An arbitrator has ruled that UConn improperly fired former men’s basketball coach Kevin Ollie and must pay him more than $11 million, Ollie’s lawyer said Thursday.
Attorney Jacques Parenteau called Thursday’s ruling from arbitrator Mark Irvings a “total vindication” for Ollie, who was fired in the spring of 2018 after the school reported it was investigating numerous potential NCAA violations in his program.
In 2019, the NCAA placed UConn on probation for two years and Ollie was sanctioned individually for violations, which the NCAA found occurred between 2013 and 2018.
Parenteau said the arbitrator’s ruling shows that decision by the NCAA was “erroneous and unfounded.”
“This arbitration clearly established — after 33 days of hearings and the testimony and cross examination of actual witnesses under oath — that Kevin Ollie did not violate the NCAA rules that were used to justify the draconian sanctions imposed on him,” Parenteau and co-counsel William Madsen said in a statement. “The Arbitrator correctly found that there was no just cause to terminate Kevin Ollie’s employment as the head coach of an NCAA basketball team.”
But the school said the ruling stated only that UConn should have waited for the NCAA’s decision before firing Ollie and said it strongly disagrees with that decision, saying it did not have “the luxury of waiting more than a year before terminating Ollie for the misconduct the university was aware he had engaged in.”
“The arbitrator’s decision is nonsensical and seriously impedes the university’s ability to manage its athletics program,” the university said in a statement. “It also sends a signal to other coaches in Connecticut that they may ignore NCAA rules with impunity and continue to be employed and paid.”
Irvings ruled that Ollie is due $11,157,032.95 within the next 10 business days, Parenteau said.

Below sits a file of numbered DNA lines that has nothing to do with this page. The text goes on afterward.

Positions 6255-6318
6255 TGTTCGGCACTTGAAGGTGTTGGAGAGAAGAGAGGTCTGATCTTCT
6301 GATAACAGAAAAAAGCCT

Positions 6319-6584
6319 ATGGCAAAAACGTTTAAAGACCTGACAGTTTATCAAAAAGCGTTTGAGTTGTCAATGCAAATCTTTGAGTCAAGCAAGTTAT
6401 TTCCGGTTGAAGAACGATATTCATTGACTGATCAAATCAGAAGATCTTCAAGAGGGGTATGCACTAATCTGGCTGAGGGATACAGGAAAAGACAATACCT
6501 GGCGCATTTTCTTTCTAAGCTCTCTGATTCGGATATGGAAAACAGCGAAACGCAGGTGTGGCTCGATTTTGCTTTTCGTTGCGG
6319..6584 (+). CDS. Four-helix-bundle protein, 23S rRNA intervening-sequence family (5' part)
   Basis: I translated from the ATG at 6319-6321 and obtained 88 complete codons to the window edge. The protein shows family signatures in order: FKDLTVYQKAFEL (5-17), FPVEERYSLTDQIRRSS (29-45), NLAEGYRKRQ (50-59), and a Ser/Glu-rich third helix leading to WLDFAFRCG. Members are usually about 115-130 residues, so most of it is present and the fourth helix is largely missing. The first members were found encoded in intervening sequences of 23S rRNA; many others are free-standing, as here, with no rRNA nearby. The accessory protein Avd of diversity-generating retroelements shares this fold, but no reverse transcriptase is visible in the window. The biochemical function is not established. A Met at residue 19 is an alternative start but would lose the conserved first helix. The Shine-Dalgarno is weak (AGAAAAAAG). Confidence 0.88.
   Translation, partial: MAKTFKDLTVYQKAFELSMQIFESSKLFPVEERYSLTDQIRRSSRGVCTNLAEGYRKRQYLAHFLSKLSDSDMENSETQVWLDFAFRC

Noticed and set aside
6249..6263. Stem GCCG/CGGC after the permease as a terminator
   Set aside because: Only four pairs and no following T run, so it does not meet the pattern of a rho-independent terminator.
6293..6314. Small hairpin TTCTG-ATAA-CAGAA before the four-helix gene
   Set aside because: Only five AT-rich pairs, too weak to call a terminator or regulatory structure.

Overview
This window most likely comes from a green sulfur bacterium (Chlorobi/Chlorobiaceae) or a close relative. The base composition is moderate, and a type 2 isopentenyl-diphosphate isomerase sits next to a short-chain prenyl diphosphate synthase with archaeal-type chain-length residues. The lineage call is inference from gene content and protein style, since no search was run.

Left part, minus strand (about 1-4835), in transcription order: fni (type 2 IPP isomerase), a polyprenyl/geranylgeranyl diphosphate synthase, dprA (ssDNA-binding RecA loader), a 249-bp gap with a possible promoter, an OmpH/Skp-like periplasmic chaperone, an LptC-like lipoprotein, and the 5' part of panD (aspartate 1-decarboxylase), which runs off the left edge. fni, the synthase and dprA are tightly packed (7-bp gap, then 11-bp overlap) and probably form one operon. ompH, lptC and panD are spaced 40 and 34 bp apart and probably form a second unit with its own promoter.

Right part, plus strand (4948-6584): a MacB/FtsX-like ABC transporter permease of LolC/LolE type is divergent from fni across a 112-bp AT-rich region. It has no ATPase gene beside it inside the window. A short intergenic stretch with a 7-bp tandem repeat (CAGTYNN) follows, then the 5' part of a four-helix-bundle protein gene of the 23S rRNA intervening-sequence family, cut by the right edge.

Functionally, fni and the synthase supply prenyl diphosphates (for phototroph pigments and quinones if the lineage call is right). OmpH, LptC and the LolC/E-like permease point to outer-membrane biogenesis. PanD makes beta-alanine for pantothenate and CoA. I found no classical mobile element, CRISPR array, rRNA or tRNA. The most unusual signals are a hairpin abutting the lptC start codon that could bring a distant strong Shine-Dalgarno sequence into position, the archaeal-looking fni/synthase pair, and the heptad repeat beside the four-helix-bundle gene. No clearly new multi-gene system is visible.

The school did not say whether it would seek to have the award vacated, an outcome Parenteau said is extremely rare in these types of arbitrations.
Ollie, a former UConn point guard who guided the Huskies to a 127-79 record and the 2014 national championship in six seasons as head coach, issued a statement thanking his legal team and the union that supported him.
“In closing, I wish to assure the University of Connecticut community, my alma mater and an institution that has meant so much to me over the years, that the University will always have a special place in my heart and will always be a part of my family,” he said.
Parenteau and Madsen had argued that UConn failed to meet its burden under an agreement between the school and the American Association of University Professors, of which Ollie was a member. That agreement required a showing of serious misconduct in order to fire an employee for “just cause” and also afforded Ollie other union protections.
The school had argued that Ollie’s transgressions were serious and that his individual contract superseded those union protections.
Ollie, who faced three years of restrictions from the NCAA on becoming a college basketball coach again, is currently coaching for Overtime Elite, a league that prepares top prospects who are not attending college for the pros.
The ruling comes almost exactly a year after the original arbitrator appointed to the case died. It also came a day after UConn’s athletic department reported that its budget deficit rose from from $43.5 million to $47.2 million in the 2021 fiscal year.